Author Topic: On Campus Prepping For College Students  (Read 63230 times)

Offline Hobbes_STi

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On Campus Prepping For College Students
« on: March 13, 2010, 02:05:48 PM »
Here is the thread on prepping for the college student, apartment dweller, or other budget and space limited people.
« Last Edit: March 13, 2010, 02:08:05 PM by Hobbes_STi »

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Re: On Campus Prepping For College Students
« Reply #1 on: March 24, 2010, 10:54:04 PM »
Hey Hobbes_STI, thanks a lot for posting this thread. How college students can become more prepared is definitely something that's been on my mind lately, and I'm glad to have a place to discuss this now. I'm a senior at a very small liberal arts college in the South, and as I've become more interested in prepping lately I've realized how difficult it is to find people who are interested in the topic at my school. I won't make generalizations about college students other than to say that they are frequently very busy doing and thinking about things other than preparedness, and in a terrible job market we're all more than a little concerned about finding a job that can at least be self-sufficient enough to pay our bills and have something reasonably fulfilling to do after school. That being said, the best way to inform people about the benefits of a lifestyle of preparedness is to emphasize how prepping can, as we hear every day, "help you live a better life if times get tough, or even if they don't."

As college students, most importantly we need to be level-headed. As much as I support using college as a period to learn more about yourself while considering and expressing opinions that you may never have had before, college students who truly bring about change and help improve the lives of those around them usually are the ones who can think and speak intelligently while considering the points of view of others with whom they may disagree. This is especially true with regard to prepping, as some of the preparations you may with to make are simply impossible in the context of a college campus. So, let's start thinking of some reasonable preps that everyone can do, even on campus.

As we know, we can prepare in many ways and for many things. Things I've thought of so far that won't call too much attention to yourself, but that you could casually bring up in conversation if asked that don't make you look crazy:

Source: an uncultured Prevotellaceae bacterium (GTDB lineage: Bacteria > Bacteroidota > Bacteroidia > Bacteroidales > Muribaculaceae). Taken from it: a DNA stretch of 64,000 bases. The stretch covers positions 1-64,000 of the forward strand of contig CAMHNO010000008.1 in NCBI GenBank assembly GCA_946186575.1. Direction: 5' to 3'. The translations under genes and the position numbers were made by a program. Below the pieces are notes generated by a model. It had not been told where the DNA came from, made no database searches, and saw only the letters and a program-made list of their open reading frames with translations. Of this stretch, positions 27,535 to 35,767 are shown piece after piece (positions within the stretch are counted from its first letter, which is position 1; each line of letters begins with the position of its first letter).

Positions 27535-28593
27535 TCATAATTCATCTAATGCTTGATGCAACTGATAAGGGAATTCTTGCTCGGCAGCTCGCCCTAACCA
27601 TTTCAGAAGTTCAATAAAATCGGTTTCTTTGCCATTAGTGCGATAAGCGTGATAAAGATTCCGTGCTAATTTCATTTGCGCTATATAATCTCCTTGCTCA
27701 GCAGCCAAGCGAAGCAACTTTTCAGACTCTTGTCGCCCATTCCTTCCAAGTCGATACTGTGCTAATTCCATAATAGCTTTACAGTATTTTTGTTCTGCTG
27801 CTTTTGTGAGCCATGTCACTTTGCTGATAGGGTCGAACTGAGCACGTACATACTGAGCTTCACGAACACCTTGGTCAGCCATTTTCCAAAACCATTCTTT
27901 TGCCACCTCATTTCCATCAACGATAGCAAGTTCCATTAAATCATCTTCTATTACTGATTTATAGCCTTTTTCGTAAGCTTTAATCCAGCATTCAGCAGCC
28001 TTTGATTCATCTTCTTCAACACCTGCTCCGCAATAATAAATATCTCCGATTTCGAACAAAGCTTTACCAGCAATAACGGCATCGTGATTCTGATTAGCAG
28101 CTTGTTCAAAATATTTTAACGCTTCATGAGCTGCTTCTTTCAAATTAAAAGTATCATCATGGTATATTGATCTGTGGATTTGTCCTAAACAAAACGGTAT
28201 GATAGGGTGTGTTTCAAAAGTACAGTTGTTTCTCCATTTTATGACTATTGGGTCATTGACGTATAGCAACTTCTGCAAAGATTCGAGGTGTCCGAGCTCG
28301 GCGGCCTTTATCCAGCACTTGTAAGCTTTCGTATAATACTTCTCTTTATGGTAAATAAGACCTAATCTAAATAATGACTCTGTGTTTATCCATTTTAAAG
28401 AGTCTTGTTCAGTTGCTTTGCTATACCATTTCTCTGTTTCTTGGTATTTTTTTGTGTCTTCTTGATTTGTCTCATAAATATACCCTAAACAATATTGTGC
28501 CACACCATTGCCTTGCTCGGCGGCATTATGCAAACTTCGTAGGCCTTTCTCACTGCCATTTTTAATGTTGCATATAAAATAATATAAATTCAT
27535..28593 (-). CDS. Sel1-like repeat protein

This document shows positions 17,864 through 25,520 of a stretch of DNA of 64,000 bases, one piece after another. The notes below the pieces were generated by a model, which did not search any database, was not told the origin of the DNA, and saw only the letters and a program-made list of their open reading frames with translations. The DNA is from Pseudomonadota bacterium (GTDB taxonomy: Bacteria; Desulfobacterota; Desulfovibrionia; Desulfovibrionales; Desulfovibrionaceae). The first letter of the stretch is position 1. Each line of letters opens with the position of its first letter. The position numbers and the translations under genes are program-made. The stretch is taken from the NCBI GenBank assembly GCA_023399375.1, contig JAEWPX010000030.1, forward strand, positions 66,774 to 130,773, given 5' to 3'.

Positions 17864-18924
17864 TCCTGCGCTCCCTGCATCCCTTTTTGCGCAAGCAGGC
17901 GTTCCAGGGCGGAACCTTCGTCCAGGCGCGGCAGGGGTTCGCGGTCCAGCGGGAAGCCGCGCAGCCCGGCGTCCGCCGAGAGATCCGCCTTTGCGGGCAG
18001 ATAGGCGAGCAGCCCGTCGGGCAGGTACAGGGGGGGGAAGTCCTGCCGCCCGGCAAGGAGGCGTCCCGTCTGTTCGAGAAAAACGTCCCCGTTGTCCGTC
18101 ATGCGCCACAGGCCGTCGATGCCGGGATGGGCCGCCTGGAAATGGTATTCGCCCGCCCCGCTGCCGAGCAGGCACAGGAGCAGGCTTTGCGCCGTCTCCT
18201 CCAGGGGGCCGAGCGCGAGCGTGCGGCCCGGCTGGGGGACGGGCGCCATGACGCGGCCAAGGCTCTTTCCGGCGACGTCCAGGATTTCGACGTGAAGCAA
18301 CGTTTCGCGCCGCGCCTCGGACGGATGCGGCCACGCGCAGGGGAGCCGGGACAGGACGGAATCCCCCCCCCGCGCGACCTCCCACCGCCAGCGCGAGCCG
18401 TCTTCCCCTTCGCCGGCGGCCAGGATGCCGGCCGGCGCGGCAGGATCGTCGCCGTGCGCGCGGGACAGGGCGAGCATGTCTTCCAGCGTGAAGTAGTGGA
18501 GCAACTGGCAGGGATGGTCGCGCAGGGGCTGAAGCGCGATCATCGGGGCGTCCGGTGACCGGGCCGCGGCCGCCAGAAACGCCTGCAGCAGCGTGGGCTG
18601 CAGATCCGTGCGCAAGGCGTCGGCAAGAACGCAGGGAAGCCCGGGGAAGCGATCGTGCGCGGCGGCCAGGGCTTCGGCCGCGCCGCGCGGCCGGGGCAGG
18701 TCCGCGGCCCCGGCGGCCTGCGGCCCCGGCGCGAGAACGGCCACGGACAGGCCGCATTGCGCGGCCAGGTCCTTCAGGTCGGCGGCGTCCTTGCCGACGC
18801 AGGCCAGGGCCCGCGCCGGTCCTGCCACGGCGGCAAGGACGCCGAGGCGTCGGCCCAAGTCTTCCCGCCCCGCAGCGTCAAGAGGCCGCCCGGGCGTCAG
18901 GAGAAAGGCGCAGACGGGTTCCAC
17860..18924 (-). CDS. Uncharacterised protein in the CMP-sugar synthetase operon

1.) Try to keep at least half a tank of gas in your car (if you have one), or try to find another reliable non-public means of transportation. This is useful not only in stereotypical disasters, but in day-to-day crises, too. If you do have a car, also please remember to be mindful of what you keep in it... Academic institutions have very strict rules about what can be brought on campus, and no one wants to get in trouble or make others feel unsafe due to something that is kept in a BOB/vehicle preparedness kit. I think a personal automobile is a great place to store your preps if you have a way to secure them, and, as I'll mention later, your car can really serve as a great base of operations if you need it to.
2.) Keep at least a few rolls of quarters and $100 in small change hidden in your room that your roommates won't find. Yet again, another prep with multiple uses: good for making calls from a pay phone, for getting a taxi, using if the power goes out... Cash is always good to have on hand.
3.) Of course, extra flashlights and batteries around your dorm or apartment
4.) Food storage in a dorm is surprisingly easy... Tupperware (R) container under the bed with enough to get you by if severe weather hits and the dining hall shuts down, and as a college student, the junk you eat anyway probably stores well.
5.) Maybe you can get involved with a campus gardening or outdoors group. My college just started a gardening club on campus that helps provide fresh vegetables to our dining hall and student union, and our outdoors organization is very well funded.  Many colleges have outdoors groups that lead backpacking, climbing, kayaking, etc. trips at very reasonable prices. If you don't have much outdoors experience, an outdoors or gardening club is a great way to learn new skills and maybe even find other people who are interested in preparedness. If you listen and just let other people talk while you're on trips, the topic might even come up without you starting it.